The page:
Friday, August 10, 2012

Brad Walker no-heights in Olympic final...

LONDON--Brad Walker's (left/photo courtesy University of Washington) hopes of earning an Olympic medal of any color ended with a crash as he failed to clear a height in the finals of the pole vault in the penultimate day of track and field competition at Olympic Stadium.

Walker opened the competition at 18-6 1/2 (5.65m), and on his first attempt, aborted the run and restarted before the clock ran out. He had lots of height, but ended up veering left and nearly landing on the standard.

His second attempt was very similar, in that he was still veering to the left in failing to clear the bar.

On his final attempt, the University of Washington and University HS/Spokane alum cleared the bar with room to spare, but brushed the bar on the way down, ending any chances to move on and compete for a medal.

Walker and defending Olympic champ Steve Hooker of Australia were the only two in the 14-man field who failed to clear a height.

France's Renaud Lavillenie took the Olympic title with a new Olympic record clearance of 19-7 (5.97m), while Germany's Bjorn Otto and Raphael Holzdeppe went 2-3 with both clearing 19-4 3/4 (5.91m).

Walker did not speak to USA Track & Field's media liaison in the mixed zone upon the conclusion of the event.

In other finals involving Team USA, the women's 4 x 100 relay team of Tianna Madison, Allyson Felix, Bianca Knight and Carmelita Jeter roared to a new world record time of 40.82, crushing the mark of 41.37 set in 1985 by East Germany.

Jeter told the media, “It feels great. We ran as a team. Everyone ran a great leg and we got that stick around and a gold medal and a world record.”

Felix, who has an opportunity to win another gold medal Saturday night as a member of the 4 x 400 relay squad, said, “It’s a relief – a joy. We went into it so comfortable. We were laughing. We were very comfortable in practice with each other.”

A depleted men's 4 x 400 meter relay team, who were missing injured runners and former Olympic champs Jeremy Wariner (2004) and LaShawn Merritt (2008), could not hold on to a potential victory as Ramon Miller of the Bahamas overtook two-time Olympic 400 hurdles champ Angelo Taylor on the anchor leg with 50 meters to go, to give the Bahamas the win in a national record of 2:56.72 to Team USA's 2:57.05.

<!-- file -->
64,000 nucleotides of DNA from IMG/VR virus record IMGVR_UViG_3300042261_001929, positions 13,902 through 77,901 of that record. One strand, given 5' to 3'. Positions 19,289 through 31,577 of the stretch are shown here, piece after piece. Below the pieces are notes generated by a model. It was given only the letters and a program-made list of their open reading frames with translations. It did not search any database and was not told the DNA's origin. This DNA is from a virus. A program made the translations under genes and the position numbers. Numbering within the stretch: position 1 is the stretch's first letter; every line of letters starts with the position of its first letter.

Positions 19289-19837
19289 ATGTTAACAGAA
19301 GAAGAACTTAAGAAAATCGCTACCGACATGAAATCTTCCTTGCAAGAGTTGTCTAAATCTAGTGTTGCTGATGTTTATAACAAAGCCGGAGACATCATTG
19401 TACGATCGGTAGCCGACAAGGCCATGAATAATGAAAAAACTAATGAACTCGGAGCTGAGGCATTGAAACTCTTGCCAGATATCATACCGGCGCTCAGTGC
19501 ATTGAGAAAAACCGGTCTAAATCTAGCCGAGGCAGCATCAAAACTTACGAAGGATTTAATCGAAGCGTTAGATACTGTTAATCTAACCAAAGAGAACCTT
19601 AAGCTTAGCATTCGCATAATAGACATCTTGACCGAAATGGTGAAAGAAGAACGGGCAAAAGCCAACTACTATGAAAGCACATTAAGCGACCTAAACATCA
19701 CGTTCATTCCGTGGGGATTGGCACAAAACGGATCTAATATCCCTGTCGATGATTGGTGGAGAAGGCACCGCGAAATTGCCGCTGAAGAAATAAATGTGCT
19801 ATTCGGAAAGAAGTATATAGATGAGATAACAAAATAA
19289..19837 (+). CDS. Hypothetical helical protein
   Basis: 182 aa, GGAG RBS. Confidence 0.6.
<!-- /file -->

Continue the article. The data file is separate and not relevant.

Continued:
With the injury in Thursday's prelims by Manteo Mitchell, who ran the last 200 on a broken fibula, Team USA went with USC's Bryshon Nellum and Josh Mance, along with Florida's NCAA champ Tony McQuay, before giving the stick to Taylor, who also owns two Olympic relay gold medals in his career.

In the women's 1500, US Olympic Trials champ Morgan Uceny went down on the track at the bell after being impeded by the back-kick of a runner (David Monti of Race Results Weekly said in a tweet that it was Ethiopia's Abeba Aregawi, though on the video, it appears that Russia's Ekaterina Kostetskaya may have had contact as well) and didn't finish, much as she did at last year's world championships in Daegu.

Turkish runners Asli Alpetkin (4:10.23) and Gamze Bulut (4:10.40) went 1-2, while Maryam Jamal of Bahrain was third in 4:10.74.

It should be noted that Alpetkin (maiden name Cakir) served an IAAF two year suspension for metenolone from 2004-2006 as an up and coming steeplechaser at the world junior championships. She improved from 4:08.07 in 2009 to 4:02.17 in 2010, before making a major breakthrough last month, running 3:56.62 at the Paris Samsung Diamond League meet.

San Francisco's Shannon Rowbury finished sixth in 4:11.26.

The women's 5000 turned out to be essentially a three-lap race as Ethiopia's Meseret Defar claimed gold in the 5000m final, denying her compatriot Tirunesh Dibaba the chance to add another title to the 10,000m crown she won a week ago.

Kenya's Vivian Cheruiyot was second in 15:04.73, and Dibaba third at 15:05.15. Kenya's Sally Kipyego, who trains in Eugene with the OTC Elite and was second in the 10000 finished fourth in 15:05.79.

American record holder Molly Huddle was 11th in 15:20.29, while Julie Culley was 14th in 15:28.22.

Complete day eight results are available here.

In the final day of competition, Washington State alum Bernard Lagat looks to add a medal in the men's 5000 to the pair of medals he earned in 2000 and 2004 as a member of Kenya's Olympic squad in the 5000.

The US Olympic Trials runner-up and American record holder in the event will have to contend with Nike Oregon Project runners Mo Farah of Great Britain and US Olympic Trials champ Galen Rupp, who went 1-2 in last week's 10000, along with a slew of Kenyans and Ethiopians led by Dejen Gebremeskel, who has a season best of 12:46.81.

Vancouver Island native Cam Levins, the NCAA champ at this distance, is also entered in the finals, which gets underway at 7:30 pm London time (11:30 am in Seattle).

The start list for the final day of Olympic track and field competition is available here.


On Friday, the IAAF announced the formation of a new World Relays competition to be held in Nassau, Bahamas in May 2014 and 2015.

This new two day competition will bring together the world’s best athletes, with a schedule that includes the traditional 4x100m and 4x400m events but also 4x200m, 4x800m and 4x1500m. It is expected that the World Relays will be used to qualify some teams for the World Championships and Olympics.

The venue of the event is the 15,000 capacity Thomas A Robinson National Stadium in Nassau which will host the 2013 edition of the CARIFTA Games.

There will be a pool of $1.4 million in prize money available.

NOTE:  USA Track & Field, the IAAF,, and the London 2012 Organizing Committee contributed to this report.

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